Bhattacharjee, N., Saha, S. P., Ghoshroy, S. C., Bhowmik, S., & Barui, G. (2008). A randomised comparative study on sublingual versus vaginal administration of misoprostol for termination of pregnancy between 13 to 20 weeks. Australian and New Zealand Journal of Obstetrics and Gynaecology, 48(2), 165-171.
Dabash, R., Chelli, H., Hajri, S., Shochet, T., Raghavan, S., & Winikoff, B. (2015). A double-blind randomized controlled trial of mifepristone or placebo before buccal misoprostol for abortion at 14-21 weeks of pregnancy. International Journal of Gynecology & Obstetrics, 130, 40-44.
Ellis, S. C., Kapp, N., Vragovic, O., & Borgatta, L. (2010). Randomized trial of buccal versus vaginal misoprostol for induction of second trimester abortion. Contraception, 81(5), 441-445.
Green, J., Borgatta, L., Sia, M., Kapp, N., Saia, K., Carr-Ellis, S., & Vragovic, O. (2007). Intervention rates for placental removal following inducaiton abortion with misoprostol. Contraception, 76, 310-313.
Koh, D. S. C., Ang, E. P. J., Coyuco, J. C., Teo, H. Z., Huang, X., Wei, X., … Tan, K. H. (2017). Comparing two regimens of intravaginal misoprostol with intravaginal gemprost for second-trimester pregnancy termination: A randomised controlled trial. Journal of Family Planning and Reproductive Health Care, DOI: 10.1136/jfprhc-2016-101652.
Nautiyal, D., Mukherjee, K., Perhar, I., & Banerjee, N. (2015). Comparative study of misoprostol in first and second trimester abortions by oral, sublingual and vaginal routes. Journal of Obstetrics and Gynecology of India, 65(4), 246-50.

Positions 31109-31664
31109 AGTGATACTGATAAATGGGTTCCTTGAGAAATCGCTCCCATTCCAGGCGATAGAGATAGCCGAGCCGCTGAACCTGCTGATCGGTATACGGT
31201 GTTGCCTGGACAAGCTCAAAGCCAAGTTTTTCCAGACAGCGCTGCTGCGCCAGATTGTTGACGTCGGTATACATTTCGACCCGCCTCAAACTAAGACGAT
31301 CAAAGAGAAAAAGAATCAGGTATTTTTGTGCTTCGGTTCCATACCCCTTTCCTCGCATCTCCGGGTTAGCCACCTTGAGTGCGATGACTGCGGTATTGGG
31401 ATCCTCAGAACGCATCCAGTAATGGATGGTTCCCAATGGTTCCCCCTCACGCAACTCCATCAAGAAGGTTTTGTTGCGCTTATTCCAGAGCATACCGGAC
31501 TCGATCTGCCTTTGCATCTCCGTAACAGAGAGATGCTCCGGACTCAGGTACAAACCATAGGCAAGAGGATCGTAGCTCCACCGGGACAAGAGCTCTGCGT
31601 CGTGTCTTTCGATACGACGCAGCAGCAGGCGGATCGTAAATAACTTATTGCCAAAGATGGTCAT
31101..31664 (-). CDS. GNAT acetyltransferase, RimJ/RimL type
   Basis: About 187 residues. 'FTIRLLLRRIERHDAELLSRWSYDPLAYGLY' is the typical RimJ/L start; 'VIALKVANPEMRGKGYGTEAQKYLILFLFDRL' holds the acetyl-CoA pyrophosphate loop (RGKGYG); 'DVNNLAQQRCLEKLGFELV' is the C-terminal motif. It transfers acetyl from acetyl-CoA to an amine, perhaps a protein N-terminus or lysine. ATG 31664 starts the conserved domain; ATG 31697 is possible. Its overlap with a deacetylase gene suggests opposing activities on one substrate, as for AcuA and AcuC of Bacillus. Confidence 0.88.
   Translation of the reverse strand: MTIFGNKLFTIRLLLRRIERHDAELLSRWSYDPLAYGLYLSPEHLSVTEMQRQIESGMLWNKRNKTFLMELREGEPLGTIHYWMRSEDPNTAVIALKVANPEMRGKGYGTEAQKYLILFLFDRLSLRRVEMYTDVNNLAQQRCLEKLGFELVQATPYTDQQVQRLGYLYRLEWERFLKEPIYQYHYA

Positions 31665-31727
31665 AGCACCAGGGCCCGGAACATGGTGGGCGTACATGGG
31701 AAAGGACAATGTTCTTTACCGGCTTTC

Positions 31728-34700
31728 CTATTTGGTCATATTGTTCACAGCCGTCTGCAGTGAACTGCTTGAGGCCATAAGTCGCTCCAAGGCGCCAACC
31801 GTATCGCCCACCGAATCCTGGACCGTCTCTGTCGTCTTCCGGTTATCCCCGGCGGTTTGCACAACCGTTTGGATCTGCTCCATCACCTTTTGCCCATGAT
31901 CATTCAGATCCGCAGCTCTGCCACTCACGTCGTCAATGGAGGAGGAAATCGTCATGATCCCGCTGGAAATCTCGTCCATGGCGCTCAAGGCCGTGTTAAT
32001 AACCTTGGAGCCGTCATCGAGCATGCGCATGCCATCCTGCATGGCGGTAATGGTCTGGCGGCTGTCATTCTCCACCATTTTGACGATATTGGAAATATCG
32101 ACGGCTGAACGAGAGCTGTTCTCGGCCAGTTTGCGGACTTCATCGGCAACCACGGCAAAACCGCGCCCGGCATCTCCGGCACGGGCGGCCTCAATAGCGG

Tang, O. S., Lau, W. N., Chan, C. C., & Ho, P. C. (2004). A prospective randomised comparison of sublingual and vaginal misoprostol in second trimester termination of pregnancy. BJOG: An International Journal of Obstetrics & Gynecology, 111(9), 1001-1005.
von Hertzen, H., Piaggio, G., Wojdyla, D., Nguyen, T. M., Marions, L., Okoev, G., & Peregoudov, A. (2009). Comparison of vaginal and sublingual misoprostol for second trimester abortion: Randomized controlled equivalence trial. Human Reproduction, 24(1), 106-112.
Wildschut, H., Both, M. I., Medema, S., Thomee, E., Wildhagen, M. F., & Kapp, N. (2011). Medical methods for mid-trimester termination of pregnancy. The Cochrane Database of Systematic Reviews (1), CD005216.
Wong, K. S., Ngai, C. S., Yeo, E. L., Tang, L. C., & Ho, P. C. (2000). A comparison of two regimens of intravaginal misoprostol for termination of second trimester pregnancy: A randomized comparative trial. Human Reproduction, 15(3), 709-712.
World Health Organization. (2018). Medical management of abortion. Geneva: World Health Organization Press.